Regarding income, the GAO reported that about half or more of the purchasers in three states had average monthly incomes of $5,000 or more. To meet Medicaid’s income eligibility, most states require that monthly income not exceed 300 percent of the federal Supplemental Security Income (SSI) amount (300 percent of SSI is $1,809 per month in 2006) or the monthly cost that Medicaid pays for nursing home care (which averaged $3,540 in 2002). While married individuals can protect additional income for a community spouse and qualify for Medicaid, only about 15 percent of nursing home residents are married. As a result, many who have purchased partnership policies may never qualify for Medicaid because their incomes are too high.

Another issue is functional eligibility. To receive LTCI benefits from a partnership policy, one generally must be cognitively impaired or need assistance with two or more activities of daily living (such as bathing or dressing). To meet Medicaid’s functional eligibility criteria for LTC, most states have more restrictive disability criteria, often including medical needs. This may prove to be a problem for purchasers who deplete their partnership benefits and then cannot qualify for Medicaid.

Finally, the ability to remain at home is a potential issue for consumers. While consumers express an overwhelming preference to receive LTC services in their homes or in community-based settings, Medicaid beneficiaries have no entitlement to receive these benefits. A partnership purchaser who qualifies for Medicaid after depleting his or her insurance benefits may be able to receive services only in a nursing home, depending on the state’s eligibility criteria for HCBS and whether there is a waiting list for services.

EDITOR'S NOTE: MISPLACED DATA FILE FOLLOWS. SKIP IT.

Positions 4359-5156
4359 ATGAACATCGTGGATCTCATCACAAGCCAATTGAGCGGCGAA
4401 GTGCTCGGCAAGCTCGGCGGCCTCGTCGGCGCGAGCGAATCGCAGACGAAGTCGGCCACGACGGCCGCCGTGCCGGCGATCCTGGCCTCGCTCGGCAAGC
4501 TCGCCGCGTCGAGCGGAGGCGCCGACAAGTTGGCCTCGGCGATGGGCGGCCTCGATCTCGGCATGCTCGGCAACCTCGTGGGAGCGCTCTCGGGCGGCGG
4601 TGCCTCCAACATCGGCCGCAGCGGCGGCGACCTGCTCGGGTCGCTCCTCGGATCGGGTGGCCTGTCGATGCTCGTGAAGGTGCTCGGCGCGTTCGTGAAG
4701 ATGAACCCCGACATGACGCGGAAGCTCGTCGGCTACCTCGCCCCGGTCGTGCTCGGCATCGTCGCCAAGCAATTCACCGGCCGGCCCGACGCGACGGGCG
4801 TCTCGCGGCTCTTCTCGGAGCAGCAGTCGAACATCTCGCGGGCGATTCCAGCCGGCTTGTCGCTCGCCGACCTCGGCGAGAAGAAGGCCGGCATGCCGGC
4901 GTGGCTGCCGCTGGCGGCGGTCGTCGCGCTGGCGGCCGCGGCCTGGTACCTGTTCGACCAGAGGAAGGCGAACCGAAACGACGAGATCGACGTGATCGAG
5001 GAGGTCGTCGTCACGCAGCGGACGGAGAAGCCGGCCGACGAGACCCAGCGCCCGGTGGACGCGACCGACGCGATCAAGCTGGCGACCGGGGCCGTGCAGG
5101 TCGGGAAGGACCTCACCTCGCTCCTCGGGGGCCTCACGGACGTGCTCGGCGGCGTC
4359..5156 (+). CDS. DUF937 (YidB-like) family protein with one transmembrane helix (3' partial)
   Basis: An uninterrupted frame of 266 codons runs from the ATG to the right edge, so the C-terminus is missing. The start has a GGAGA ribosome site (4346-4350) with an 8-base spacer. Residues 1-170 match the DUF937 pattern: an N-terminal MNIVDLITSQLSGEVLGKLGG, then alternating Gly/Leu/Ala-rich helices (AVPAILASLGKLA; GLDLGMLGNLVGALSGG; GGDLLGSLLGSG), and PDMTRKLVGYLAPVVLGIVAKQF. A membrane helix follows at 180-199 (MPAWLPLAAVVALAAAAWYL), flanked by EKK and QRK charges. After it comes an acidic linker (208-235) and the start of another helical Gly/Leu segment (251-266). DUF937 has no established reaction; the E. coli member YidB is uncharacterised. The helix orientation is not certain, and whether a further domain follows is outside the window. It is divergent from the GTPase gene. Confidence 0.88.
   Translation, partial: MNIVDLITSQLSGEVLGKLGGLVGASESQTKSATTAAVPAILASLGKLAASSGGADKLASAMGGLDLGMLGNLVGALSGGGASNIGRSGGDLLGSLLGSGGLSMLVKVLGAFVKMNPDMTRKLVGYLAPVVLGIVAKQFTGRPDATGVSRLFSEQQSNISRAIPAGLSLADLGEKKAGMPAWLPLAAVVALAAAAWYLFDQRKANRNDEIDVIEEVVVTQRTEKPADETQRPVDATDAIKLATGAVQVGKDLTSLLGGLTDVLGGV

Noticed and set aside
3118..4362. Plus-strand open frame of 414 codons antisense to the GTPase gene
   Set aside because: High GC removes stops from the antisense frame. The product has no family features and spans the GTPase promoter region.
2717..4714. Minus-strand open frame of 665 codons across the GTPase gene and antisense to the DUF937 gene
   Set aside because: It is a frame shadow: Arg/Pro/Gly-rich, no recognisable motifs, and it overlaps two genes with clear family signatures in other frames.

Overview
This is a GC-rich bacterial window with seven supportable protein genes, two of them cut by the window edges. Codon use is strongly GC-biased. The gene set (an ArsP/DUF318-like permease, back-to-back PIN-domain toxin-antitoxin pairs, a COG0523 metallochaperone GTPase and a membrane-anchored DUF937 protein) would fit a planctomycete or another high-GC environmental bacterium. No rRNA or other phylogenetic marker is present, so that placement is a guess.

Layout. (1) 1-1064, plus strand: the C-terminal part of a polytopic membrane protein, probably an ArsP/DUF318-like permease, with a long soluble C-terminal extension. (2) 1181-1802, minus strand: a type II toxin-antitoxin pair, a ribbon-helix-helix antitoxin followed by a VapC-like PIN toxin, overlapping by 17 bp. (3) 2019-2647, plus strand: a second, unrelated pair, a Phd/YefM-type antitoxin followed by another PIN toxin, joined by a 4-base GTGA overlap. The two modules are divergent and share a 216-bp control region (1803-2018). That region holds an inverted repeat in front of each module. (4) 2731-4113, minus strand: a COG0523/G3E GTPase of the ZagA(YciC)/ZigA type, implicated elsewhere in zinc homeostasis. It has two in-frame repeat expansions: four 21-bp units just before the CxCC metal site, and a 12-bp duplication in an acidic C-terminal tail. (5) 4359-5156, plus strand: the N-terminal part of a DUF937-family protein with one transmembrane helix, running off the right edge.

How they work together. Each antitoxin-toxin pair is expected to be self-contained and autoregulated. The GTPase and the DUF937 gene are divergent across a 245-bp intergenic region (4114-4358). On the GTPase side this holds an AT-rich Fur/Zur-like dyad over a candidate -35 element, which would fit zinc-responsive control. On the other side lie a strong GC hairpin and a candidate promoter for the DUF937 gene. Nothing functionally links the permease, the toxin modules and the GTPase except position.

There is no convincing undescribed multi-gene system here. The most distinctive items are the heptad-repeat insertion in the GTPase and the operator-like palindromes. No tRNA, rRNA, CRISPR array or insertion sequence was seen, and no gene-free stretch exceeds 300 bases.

Ahlstrom, Alexis, Clements, Emily, Tumlinson, Anne and Jeanne Lambrew. The Long-Term Care Partnership Program: Issues and Options, Washington, D.C.: The Brookings Institution and The George Washington University, December 2004.

Government Accountability Office. GAO-05-1021R. Washington, D.C.: GAO, September 9, 2005.

Stone-Axelrad, Julie. Long-Term Care Insurance Partnership Program. CRS Report for Congress, Washington, D.C.: CRS, September 27, 2004.


  • California and Connecticut instructed respondents to exclude the value of their homes; Indiana instructed them to include home value.
  • Excluding home value.

Written by Enid Kassner, AARP Public Policy Institute
March 2006
©2006 AARP